Rotarians and Rotary clubs, or Districts, that undertake well planned and meticulously executed projects that benefit the local community, transforming people’s lives, naturally want them known to other Rotary clubs. Many of you feel there is no better way to do this than to showcase the project in Rotary News, which is circulated to over 1.15 lakh Rotarians, about 1,000 public libraries, educational institutions, doctors’ waiting rooms, clinics, etc and read by about 4 lakh readers every month.
We at Rotary News agree that the hard work and money put in by Rotarians into the execution of important projects should be adequately covered by your magazine. But our problem is that most of the time we have no clue about such projects. Surely you understand the importance of information and marketing. While most of the times we are flooded with routine welfare projects, which we don’t deny are required by the community, such as blood donation events, gifting a vehicle, medical equipment or cataract screening, we often miss out on the bigger, better, unique projects for the simple reason that nobody has told us about them.
So here is an invitation to get your communication right; assign somebody in your club to tell us about your major projects. If you think they need to be shared with the rest of the Rotary world, please document, or make an info sheet of the different stages of the project, keeping in mind the fundamental criteria of journalism.
- Genesis — When was the project conceived.
- Cause — Why was it planned; obviously to fulfil the needs of the local community. Describe this need.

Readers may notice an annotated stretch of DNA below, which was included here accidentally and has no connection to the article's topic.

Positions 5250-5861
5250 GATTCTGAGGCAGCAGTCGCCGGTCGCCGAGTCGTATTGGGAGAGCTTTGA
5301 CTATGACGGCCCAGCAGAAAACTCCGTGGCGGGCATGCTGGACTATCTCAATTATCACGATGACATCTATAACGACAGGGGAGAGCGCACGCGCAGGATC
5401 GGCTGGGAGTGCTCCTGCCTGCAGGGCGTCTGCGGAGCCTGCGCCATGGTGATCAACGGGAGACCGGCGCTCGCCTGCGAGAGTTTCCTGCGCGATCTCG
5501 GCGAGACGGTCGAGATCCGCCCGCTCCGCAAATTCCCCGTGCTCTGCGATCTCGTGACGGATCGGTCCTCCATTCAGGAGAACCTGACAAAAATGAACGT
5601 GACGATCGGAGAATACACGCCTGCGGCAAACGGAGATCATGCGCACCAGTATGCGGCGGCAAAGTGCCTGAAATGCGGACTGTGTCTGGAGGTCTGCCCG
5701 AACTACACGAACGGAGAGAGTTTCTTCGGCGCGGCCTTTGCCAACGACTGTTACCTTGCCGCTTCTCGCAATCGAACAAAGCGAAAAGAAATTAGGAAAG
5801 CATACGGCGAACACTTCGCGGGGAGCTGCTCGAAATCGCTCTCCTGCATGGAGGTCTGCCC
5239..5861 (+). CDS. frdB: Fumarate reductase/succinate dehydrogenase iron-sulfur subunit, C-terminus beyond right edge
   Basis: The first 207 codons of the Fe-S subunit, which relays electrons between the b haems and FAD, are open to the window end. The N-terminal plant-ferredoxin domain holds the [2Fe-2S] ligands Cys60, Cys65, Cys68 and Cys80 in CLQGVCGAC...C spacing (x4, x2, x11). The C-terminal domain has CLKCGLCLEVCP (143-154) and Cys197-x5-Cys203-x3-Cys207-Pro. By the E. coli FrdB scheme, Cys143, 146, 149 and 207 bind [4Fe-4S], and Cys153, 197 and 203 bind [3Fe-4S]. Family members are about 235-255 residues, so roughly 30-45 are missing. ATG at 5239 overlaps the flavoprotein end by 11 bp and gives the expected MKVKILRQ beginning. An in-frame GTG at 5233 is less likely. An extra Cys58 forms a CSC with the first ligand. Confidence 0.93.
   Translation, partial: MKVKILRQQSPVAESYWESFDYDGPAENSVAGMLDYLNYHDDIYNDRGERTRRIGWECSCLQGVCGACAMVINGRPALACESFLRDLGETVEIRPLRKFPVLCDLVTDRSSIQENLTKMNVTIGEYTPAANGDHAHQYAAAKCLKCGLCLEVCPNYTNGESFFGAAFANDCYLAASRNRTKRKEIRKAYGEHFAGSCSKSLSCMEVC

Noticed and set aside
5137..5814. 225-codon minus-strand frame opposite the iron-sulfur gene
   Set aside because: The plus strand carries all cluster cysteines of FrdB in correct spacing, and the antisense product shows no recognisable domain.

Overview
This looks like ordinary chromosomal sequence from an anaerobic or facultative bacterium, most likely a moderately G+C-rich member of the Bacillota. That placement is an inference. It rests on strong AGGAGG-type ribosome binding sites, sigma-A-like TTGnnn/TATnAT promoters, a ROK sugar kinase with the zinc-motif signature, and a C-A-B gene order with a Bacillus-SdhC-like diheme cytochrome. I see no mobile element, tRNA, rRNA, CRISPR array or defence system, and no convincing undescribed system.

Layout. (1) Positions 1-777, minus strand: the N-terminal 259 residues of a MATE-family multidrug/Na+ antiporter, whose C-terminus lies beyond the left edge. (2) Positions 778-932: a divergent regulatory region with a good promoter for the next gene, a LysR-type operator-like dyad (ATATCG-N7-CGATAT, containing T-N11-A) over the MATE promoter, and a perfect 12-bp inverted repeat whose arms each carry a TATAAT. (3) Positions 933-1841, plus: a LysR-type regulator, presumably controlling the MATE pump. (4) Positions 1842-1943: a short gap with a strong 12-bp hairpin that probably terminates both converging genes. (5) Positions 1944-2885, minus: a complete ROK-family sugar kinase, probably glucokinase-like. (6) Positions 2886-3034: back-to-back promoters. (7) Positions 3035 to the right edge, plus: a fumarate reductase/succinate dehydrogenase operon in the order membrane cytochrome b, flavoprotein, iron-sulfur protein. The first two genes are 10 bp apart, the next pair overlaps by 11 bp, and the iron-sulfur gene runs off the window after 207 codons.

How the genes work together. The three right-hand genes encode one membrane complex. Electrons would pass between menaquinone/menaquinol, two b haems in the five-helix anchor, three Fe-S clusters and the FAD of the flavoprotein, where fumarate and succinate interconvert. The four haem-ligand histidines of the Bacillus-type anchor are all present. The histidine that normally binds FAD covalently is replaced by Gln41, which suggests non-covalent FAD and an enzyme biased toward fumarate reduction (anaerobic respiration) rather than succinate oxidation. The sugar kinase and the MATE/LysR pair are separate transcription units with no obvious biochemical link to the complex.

- Cost — How was the money raised; was it a TRF grant?
- Challenges — Was finding the money a problem? Were government clearances required; how were these obtained. Other challenges and finding of solutions.
- Execution — The time frame in which the project was completed; the different stages.
- Beneficiaries — You will have the best chance of getting your club’s project into Rotary News if you give us human interest stories… pictures and interaction with the beneficiaries.
- Pictures — A picture is worth 1,000 words. Take good, action photographs of the project and its beneficiaries, send them in high resolution, original size.
- Project heroes — Highlight the Rotarians who were passionately involved in the project, even if they are not the club leaders and are silent workers.
- As Rotary is keen to get more women and younger members, give us projects done by this group.
Once you have all this in place, invite us to visit your project. Do remember we have only one magazine a month and there is a lot of demand on this space. So, as one RNT Trustee pointed out at a recent Board meet, differentiate between that which is fit for the GML, and that which can go into the national magazine for Rotarians.
Give us your best project for the magazine, rather than sending all kinds of activities, such as distribution of blankets, books or benches.
Finally, remember that we are not looking only at mega projects which cost hundreds of thousands of dollars in global grants. Even a small project that has a unique idea, and gives a simple, out-of-the-box solution to the local community, is welcome. For after all, small is not only beautiful, it is also easily replicable.
Do send suggestions to:
The Editor at
Senior Assistant Editor at